Ugandan police and army have arrested and locked up more than 100 people in crackdown on protests against detention of Kyadondo East MP Robert Kyagulanyi, aka Bobi Wine.
The protesters were rounded up on Monday in the capital Kampala and its outskirts.
However, police spokesperson Emilian Kayima said only 45 suspects were being held in different police stations.
“Fortunately, police with sister security agencies stopped the protests. We want to ask Ugandans, mostly people in Kampala, to desist from these acts. Protests are criminal. We ask you to express your emotions in a manner that does not contravene the law,” Mr Kayima said.
But a police officer who was part of the operations had earlier told the Daily Monitor that more than 80 suspects had been detained at the Old Kampala Station.
More than 50 others, he said, had been detained at Kampala South Divisional Police headquarters in Katwe and an unspecified number of suspects were being held at Kampala Central Police Station.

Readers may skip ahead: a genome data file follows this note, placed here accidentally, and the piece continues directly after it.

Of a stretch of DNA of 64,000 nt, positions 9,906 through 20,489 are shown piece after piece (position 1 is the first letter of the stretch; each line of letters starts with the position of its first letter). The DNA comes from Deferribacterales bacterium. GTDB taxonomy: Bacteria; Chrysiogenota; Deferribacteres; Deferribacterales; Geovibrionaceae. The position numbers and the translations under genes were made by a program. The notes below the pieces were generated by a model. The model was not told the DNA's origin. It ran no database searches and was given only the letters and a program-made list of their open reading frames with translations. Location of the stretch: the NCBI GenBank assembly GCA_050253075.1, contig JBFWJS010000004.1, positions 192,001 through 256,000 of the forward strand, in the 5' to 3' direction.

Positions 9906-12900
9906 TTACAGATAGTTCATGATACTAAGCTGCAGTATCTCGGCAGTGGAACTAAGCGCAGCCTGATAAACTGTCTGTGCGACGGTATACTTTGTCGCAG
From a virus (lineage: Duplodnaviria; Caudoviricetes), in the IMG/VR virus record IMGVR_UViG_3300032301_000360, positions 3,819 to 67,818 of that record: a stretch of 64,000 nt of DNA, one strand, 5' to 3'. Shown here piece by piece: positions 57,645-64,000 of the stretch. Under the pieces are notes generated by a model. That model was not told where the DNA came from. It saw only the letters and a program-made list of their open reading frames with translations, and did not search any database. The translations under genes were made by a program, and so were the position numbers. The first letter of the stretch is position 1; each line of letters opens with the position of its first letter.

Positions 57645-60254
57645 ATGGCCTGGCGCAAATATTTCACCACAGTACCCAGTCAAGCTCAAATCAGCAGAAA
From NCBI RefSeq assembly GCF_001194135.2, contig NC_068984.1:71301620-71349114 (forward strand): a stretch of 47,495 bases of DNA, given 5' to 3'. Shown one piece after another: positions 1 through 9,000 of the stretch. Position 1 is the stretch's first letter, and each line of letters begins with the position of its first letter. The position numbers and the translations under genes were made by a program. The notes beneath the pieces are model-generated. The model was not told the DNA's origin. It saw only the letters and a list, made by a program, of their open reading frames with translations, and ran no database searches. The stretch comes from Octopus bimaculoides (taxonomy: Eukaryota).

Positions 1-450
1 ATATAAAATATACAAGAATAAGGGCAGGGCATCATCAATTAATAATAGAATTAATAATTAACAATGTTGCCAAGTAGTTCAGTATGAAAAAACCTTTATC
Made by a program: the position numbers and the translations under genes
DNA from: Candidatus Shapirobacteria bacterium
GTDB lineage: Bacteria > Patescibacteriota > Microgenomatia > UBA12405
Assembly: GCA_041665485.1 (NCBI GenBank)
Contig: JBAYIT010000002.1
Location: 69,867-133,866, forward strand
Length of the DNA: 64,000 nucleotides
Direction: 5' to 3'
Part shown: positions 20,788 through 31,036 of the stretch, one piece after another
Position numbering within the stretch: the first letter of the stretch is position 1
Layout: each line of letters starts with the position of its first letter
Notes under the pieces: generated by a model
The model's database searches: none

Demonstrations started at around 10am at Kisekka market and spread to Kampala Road, Namirembe Road, Nakivubo Mews, Ben Kiwanuka Street and Katwe.
The protesters, chanting in praise and support of Mr Wine, were met with brute force from Special Forces Command (SFC), Military Police and Field Force Police (FFP).
The fully armed security officers dispersed the protesters using teargas, canes, batons and live bullets.
The besieged crowds shouted release ‘Bobi Wine’ and chanted his trade mark slogans; ‘People Power, Our People and Time is now’.
The demonstrators burnt tyres and logs on Kampala Road junction, Kisekka market lane, Kikuubo market road and Katwe.
Security forces unleashed brutality on people gathered on verandahs by clobbering them with sticks, clubs, kicks, slapping and pinching them with scissors.
Teargas canisters were fired into buildings where people had taken cover to escape flying bullets.
The teargas made people scream for help as they were choking but entrances and exits of buildings such as Nabukera Plaza, Equatorial Mall and Shamba Plaza had been closed and were being manned by either police or army.
The gates were later opened but people were whipped as they moved out.
Ms Irene Nakasita, the Red Cross spokesperson, refuted reports that her organisation had picked two bodies of people shot dead and rescued scores injured with gun shots and teargas.
“We only handled four cases of injuries and they were minor. We gave them First Aid and they were discharged immediately. We did not refer anyone to hospital,” she said.